Endplate Experiments & RCA Jacks for ODAC

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CNC Experiments

Nick has spent the past three weeks making noise, breaking drill bits, and splashing super fun blue coolant all over the office. Most people don’t pick up mechanical engineering and machining as new “skills” in just three weeks, but we do what we have to here.

First batch of reasonable test parts, despite artwork mistakes and over-sized screw holes

With the basics of CNC’ing out of the way, our attention has turned back to the reason we bought the CNC in the the first place. We want brilliant quality, and we want our parts now.

We’ve specified brushed aluminum on our endplates since they were first designed. It turns out that most aluminum suppliers do not offer brushing. The process is a time consuming and challenging task even for most machine shops. That was a disappointing discovery!

Our endplates will still be brushed, but this sourcing realization led us to experiment with the aluminum. The test pieces shown above were machined at our shop on Friday afternoon, then plated on Monday morning in downtown St. Louis. Clear alodine and black anodizing finishes both look fantastic. And it was all done in under 2 business days. 🙂

O2+ODAC Rear Panel with 3.5mm Output

Rear B2-080BK endplate with 3.5mm ODAC output

Although we don’t recommend that you install a 3.5mm output jack on your O2+ODAC, some customers have requested to do so anyway. This is for you: Machined O2+ODAC Endplate w/3.5mm output. These are made from stock endplates included with the Box B2-080 cases, thus, the price is lower than other endplates.

RCA Jacks for ODAC

RCA jack on an O2 Endplate. Hey, it fits!

Okay, this isn’t an ODAC or even a reasonable device. But it is a proof of concept for our Standalone ODAC w/RCA outputs.

We’ve avoided RCA outputs on the Standalone ODAC for several reasons. RCA jacks take longer to assemble and cost more than a 3.5mm jack, but this has been irrelevant to our decision.

We haven’t offered RCA jacks on the ODAC due to virtually identical performance: Why complicate a product with multiple variations and increased build cost at no benefit? The 3.5mm jack on the ODAC circuit board is wired to the same line output header as used by RCA jacks. Some customers have asked, “Aren’t 3.5mm cables more lossy than RCA?”. As NwAvGuy has stated, characteristic impedance is a non-issue in unbalanced audio systems. There are no impedance mismatches to be concerned with, and there are no significant losses resulting from the use of a 3.5mm cable. Crosstalk might change negligibly (1-3dB), but overall, it’s a myth that RCA cables are less lossy than 3.5mm cords. Case in point, why would NwAvGuy (an audio benchmark and measurement fanatic) have designed the ODAC with a 3.5mm jack if it were “lossy”? He wouldn’t have! I’m sure NwAvGuy can provide benchmarks if badgered.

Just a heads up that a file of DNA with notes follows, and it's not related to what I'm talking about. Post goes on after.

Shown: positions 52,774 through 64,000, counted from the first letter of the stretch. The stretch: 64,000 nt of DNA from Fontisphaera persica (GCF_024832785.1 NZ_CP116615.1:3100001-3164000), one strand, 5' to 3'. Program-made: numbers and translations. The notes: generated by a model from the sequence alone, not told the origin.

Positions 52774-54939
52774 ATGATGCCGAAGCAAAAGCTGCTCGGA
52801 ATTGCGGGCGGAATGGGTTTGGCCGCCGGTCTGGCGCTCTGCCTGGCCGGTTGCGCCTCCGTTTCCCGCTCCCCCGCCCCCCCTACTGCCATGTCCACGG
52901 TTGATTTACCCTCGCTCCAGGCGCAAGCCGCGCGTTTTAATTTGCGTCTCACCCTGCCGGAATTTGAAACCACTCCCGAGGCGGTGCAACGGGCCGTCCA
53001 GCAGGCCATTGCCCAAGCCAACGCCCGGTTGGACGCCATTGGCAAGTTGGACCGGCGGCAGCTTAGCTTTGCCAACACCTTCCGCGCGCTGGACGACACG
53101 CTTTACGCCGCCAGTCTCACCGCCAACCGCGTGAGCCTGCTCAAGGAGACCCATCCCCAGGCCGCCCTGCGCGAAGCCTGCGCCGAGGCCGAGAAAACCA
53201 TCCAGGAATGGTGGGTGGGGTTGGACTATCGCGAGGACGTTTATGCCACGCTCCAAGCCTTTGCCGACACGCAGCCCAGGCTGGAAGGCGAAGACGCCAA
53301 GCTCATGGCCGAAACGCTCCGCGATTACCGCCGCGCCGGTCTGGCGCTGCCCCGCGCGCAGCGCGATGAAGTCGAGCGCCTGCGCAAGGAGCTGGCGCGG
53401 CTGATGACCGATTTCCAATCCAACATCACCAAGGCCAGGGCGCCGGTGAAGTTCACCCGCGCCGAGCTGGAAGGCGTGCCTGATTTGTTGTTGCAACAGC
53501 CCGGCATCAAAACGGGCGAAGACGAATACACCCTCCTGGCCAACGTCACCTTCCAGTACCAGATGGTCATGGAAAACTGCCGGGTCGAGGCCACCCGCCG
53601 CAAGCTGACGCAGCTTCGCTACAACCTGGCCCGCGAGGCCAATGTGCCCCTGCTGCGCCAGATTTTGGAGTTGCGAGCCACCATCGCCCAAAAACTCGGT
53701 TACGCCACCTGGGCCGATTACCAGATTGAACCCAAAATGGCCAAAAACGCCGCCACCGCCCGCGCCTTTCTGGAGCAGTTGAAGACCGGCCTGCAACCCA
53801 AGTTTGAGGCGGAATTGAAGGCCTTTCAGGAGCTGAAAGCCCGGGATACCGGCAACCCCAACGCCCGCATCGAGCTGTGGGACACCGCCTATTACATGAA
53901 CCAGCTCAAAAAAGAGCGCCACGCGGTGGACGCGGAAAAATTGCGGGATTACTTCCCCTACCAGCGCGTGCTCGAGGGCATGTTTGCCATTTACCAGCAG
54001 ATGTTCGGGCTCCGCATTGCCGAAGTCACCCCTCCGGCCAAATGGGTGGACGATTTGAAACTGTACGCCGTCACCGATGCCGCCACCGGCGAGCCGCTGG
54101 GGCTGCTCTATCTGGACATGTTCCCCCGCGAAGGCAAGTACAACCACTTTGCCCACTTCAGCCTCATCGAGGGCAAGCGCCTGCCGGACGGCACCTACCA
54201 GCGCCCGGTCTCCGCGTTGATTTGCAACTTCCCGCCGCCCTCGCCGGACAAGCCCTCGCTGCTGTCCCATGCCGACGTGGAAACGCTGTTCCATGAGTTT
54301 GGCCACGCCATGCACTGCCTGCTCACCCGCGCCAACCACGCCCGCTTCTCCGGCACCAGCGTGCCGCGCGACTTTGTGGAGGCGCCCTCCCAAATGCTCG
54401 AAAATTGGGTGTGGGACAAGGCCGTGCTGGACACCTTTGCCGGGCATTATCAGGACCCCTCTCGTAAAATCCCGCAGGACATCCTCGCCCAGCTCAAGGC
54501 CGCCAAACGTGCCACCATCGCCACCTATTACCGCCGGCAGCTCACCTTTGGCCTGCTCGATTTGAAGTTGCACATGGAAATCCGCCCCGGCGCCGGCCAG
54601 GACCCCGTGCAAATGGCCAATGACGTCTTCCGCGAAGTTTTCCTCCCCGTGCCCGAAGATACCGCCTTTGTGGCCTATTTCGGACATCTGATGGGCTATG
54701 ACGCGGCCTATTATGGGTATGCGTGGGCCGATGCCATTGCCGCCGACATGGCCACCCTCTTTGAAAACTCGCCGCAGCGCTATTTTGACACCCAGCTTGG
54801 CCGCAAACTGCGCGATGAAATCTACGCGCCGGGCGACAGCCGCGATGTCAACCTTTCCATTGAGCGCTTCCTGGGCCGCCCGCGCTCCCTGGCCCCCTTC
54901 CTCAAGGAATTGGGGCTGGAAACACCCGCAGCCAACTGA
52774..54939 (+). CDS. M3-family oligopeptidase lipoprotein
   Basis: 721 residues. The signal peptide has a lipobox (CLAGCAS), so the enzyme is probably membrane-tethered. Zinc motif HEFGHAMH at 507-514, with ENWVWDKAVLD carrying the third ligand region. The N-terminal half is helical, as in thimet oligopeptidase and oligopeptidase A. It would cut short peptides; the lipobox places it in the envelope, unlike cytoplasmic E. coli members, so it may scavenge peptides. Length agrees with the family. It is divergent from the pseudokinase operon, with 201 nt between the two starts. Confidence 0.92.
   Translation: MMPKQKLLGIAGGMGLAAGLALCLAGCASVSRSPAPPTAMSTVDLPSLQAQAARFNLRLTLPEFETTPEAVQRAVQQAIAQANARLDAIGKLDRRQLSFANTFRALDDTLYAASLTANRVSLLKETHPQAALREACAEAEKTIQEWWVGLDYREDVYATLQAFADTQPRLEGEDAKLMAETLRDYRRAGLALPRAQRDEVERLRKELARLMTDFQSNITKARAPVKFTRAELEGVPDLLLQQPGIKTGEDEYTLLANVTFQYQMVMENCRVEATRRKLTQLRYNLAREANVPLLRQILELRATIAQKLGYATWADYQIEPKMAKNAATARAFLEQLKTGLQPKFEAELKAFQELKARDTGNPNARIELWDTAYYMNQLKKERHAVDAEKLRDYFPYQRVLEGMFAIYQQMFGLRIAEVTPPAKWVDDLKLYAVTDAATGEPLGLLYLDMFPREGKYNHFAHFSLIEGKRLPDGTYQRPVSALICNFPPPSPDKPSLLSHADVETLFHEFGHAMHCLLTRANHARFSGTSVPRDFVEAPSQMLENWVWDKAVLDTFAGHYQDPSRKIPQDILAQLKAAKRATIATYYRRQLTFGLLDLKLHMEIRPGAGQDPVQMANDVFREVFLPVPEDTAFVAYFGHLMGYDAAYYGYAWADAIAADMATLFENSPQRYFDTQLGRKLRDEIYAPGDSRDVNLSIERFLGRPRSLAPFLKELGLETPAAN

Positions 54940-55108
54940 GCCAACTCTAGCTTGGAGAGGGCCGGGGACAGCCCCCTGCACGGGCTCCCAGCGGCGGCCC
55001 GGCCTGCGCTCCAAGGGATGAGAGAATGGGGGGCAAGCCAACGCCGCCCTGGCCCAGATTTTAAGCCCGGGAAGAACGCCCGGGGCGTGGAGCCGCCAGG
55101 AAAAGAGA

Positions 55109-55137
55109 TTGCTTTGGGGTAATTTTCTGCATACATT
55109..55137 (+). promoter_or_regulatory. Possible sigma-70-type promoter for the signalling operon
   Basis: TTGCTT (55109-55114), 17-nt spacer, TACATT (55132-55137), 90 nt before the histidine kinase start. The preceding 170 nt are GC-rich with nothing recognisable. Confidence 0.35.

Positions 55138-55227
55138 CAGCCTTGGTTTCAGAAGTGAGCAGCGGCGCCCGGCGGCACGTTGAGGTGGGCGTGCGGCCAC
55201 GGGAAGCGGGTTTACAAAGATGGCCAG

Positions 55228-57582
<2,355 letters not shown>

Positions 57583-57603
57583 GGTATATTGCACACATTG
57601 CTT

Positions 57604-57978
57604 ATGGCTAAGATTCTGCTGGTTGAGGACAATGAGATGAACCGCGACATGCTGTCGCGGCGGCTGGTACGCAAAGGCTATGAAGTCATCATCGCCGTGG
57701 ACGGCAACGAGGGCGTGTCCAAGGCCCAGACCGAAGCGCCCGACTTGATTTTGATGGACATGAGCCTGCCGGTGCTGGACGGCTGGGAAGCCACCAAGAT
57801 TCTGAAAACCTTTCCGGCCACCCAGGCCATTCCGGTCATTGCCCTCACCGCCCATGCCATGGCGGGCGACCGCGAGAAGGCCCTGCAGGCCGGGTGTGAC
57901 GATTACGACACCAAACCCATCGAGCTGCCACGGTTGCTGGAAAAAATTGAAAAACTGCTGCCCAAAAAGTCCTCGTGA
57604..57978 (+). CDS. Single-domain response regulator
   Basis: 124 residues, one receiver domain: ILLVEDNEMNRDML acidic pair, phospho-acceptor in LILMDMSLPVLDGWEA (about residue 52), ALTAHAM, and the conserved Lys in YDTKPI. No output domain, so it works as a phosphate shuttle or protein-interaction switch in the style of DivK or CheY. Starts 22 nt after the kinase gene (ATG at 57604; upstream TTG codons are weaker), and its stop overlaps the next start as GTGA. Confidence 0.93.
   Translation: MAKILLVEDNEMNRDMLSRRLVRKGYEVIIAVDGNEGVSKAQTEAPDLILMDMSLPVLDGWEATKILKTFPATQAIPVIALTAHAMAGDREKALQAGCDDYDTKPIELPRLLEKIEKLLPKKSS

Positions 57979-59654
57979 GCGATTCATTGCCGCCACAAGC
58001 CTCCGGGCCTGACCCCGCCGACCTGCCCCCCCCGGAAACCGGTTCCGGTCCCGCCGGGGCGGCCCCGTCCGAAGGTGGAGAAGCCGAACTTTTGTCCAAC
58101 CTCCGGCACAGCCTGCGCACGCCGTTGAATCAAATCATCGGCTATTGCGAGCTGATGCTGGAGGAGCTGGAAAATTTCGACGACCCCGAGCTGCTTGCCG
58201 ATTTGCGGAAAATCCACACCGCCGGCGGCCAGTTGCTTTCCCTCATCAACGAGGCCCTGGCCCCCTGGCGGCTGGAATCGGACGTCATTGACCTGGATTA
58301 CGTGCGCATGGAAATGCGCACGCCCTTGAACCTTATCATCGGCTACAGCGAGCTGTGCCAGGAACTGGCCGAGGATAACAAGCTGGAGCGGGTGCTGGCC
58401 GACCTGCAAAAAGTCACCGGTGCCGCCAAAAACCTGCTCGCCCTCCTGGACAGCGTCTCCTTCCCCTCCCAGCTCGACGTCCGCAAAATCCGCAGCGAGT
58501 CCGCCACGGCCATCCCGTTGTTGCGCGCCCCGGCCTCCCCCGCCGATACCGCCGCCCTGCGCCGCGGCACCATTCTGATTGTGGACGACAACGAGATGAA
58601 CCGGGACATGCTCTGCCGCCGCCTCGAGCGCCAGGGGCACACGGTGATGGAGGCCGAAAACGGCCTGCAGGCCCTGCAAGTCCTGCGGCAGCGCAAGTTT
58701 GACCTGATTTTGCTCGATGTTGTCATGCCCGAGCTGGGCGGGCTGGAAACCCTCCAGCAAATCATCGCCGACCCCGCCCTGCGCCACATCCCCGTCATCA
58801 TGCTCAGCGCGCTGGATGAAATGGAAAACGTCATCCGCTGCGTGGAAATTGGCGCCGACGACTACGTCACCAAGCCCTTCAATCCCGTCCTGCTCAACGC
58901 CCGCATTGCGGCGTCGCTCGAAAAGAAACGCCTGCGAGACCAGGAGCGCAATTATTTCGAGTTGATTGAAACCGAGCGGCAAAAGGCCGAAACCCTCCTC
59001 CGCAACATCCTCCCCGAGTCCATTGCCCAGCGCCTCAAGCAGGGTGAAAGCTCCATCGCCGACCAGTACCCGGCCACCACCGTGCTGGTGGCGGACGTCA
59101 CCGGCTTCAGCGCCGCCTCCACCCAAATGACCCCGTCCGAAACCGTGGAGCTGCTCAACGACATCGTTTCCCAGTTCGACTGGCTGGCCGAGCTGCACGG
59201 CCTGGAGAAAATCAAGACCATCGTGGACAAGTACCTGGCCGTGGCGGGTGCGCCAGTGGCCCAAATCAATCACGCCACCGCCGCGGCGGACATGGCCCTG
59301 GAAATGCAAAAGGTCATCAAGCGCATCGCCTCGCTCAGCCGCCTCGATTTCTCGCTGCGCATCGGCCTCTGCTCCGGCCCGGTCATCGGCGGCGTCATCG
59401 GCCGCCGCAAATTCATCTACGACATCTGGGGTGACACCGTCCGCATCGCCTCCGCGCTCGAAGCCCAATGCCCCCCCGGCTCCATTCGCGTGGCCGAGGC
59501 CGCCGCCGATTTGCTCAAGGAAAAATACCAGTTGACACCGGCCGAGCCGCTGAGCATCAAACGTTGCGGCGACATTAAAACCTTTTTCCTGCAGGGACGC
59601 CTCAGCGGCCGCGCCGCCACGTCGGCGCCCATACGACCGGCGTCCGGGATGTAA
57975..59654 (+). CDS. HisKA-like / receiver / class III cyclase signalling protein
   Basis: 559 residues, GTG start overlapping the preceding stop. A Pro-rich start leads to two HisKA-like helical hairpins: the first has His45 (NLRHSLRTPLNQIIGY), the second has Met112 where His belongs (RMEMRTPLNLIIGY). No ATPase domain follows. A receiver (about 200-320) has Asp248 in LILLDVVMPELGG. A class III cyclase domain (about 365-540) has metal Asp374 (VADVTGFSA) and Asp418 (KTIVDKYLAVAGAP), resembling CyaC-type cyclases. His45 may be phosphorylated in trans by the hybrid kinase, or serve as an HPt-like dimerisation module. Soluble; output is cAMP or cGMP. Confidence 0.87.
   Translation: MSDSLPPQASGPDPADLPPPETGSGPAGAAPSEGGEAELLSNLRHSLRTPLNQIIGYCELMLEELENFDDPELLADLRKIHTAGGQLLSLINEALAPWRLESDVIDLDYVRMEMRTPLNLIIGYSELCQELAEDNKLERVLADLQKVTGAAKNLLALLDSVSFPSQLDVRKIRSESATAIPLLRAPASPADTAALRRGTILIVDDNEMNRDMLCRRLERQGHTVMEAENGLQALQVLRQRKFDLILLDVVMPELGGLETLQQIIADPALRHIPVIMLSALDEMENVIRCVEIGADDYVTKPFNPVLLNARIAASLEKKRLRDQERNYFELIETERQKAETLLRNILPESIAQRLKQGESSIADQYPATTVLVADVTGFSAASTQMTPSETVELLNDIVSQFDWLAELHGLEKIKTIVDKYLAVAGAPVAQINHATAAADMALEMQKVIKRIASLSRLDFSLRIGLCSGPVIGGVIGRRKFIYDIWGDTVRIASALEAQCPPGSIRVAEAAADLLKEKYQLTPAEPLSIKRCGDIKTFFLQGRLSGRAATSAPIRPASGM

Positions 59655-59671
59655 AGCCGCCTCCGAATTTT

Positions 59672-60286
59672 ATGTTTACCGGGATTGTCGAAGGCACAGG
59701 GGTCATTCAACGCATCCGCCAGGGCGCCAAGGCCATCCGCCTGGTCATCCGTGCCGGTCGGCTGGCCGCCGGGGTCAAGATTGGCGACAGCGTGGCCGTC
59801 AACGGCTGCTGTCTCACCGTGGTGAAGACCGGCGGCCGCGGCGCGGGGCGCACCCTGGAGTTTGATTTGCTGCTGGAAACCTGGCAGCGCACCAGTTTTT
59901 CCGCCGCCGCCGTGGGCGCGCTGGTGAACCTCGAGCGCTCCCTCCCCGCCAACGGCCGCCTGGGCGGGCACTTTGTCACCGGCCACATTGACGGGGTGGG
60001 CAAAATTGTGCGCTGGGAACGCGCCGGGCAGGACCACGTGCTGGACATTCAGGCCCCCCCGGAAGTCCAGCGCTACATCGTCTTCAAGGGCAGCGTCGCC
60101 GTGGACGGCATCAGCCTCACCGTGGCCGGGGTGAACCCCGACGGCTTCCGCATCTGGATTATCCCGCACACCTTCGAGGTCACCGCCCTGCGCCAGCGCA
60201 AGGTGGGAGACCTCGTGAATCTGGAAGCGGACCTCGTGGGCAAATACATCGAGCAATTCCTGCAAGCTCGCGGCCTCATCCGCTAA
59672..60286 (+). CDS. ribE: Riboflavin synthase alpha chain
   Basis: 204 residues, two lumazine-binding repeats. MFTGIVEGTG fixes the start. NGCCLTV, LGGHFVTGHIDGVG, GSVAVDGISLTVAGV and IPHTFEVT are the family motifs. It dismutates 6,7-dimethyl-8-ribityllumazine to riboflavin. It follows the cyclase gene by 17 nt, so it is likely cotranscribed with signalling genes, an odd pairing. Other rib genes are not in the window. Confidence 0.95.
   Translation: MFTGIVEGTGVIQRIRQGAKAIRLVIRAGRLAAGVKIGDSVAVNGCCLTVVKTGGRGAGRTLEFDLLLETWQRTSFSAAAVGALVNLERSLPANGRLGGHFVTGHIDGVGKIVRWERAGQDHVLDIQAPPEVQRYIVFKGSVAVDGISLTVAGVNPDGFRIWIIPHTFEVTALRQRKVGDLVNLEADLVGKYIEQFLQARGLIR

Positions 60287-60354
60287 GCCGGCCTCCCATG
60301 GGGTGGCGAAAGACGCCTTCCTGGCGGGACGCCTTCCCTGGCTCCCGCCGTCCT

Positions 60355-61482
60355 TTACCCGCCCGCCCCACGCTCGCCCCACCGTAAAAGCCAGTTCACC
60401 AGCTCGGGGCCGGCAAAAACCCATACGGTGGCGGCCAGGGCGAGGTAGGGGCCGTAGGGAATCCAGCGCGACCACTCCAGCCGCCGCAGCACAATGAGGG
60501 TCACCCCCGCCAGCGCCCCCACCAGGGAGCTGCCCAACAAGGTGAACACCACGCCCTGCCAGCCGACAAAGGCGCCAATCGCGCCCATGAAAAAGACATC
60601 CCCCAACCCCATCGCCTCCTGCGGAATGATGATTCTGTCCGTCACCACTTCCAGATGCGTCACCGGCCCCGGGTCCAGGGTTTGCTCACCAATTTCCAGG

3.5mm to RCA Cable
3.5mm to RCA Cable

Moreover, you can use a common 3.5mm to RCA cable for direct connection of a 3.5mm device to an RCA device.

With all of that said, it’s easier to build products customers want, than to convince everyone that what we’re building is the best solution.

So last week we set out to fit RCA jacks into our Standalone ODAC enclosure. I had briefly collaborated with Stefan of Head ‘n’ HiFi earlier this year on the Standalone ODAC case. We’d been asked by NwAvGuy’s contractor to lead the design and distribution of a standardized ODAC case for the DIY community. I wanted ultimate enclosure quality, and was willing to wait until late July for a custom case fabricated in the USA.

However, Stefan wanted cases immediately, and didn’t think he could fit RCA jacks into our thin case, with only 10mm to work with (a typical RCA jack is 9.5mm). Stefan’s a nice guy, but we had to agree to disagree on our design goals. Product excellence is more important than expedited delivery and cost, especially when a product will stick around for years to come.

Despite the tiny clearance, we’ve managed to design ODAC endplates that will accept 2x RCA jacks and still fit into our thin ODAC enclosure, without losing ground isolation. This is only possible due to a beautiful, black anodized finish. More pictures are coming soon. For now, imagine the gold RCA jack pictured above on our Standalone ODAC.

ODACs are scheduled to arrive July 19-25. All Standalone ODACs will ship by the end of July.

14 thoughts on “Endplate Experiments & RCA Jacks for ODAC”

  1. Hey JDSLabs,

    It’s great to see so much progress! I love the options to engrave the new amps, as well as the black endplates. Do you think you could make black endplates for the C421 and 3.5mm ODAC as well? Lots of people would probably be interested. Fantastic work though!


    1. Thanks, Tony. Yes, we’ll offer black endplates for all of our products. It shouldn’t take long after we knock out ODAC orders. Lots and lots of endplates to make for those…

      1. I just saw your pictures on Facebook and they look fantastic. The smaller case is beautiful. Great work again!

  2. Hey JDSLabs,

    Are you guys going to continue using the oversized c421 case for the ODAC or considering changing to a smaller case? I am a pleased customer with a O2 and would like to purchase an ODAC from JDSLabs, except I find that the case makes it less aesthetically pleasing when stacked on top or beneath the O2.



    1. John,

      Custom length ODAC cases are in production and will be available around the same time the second batch of ODAC boards arrive. Length is 49mm (versus the 95mm c421 case length).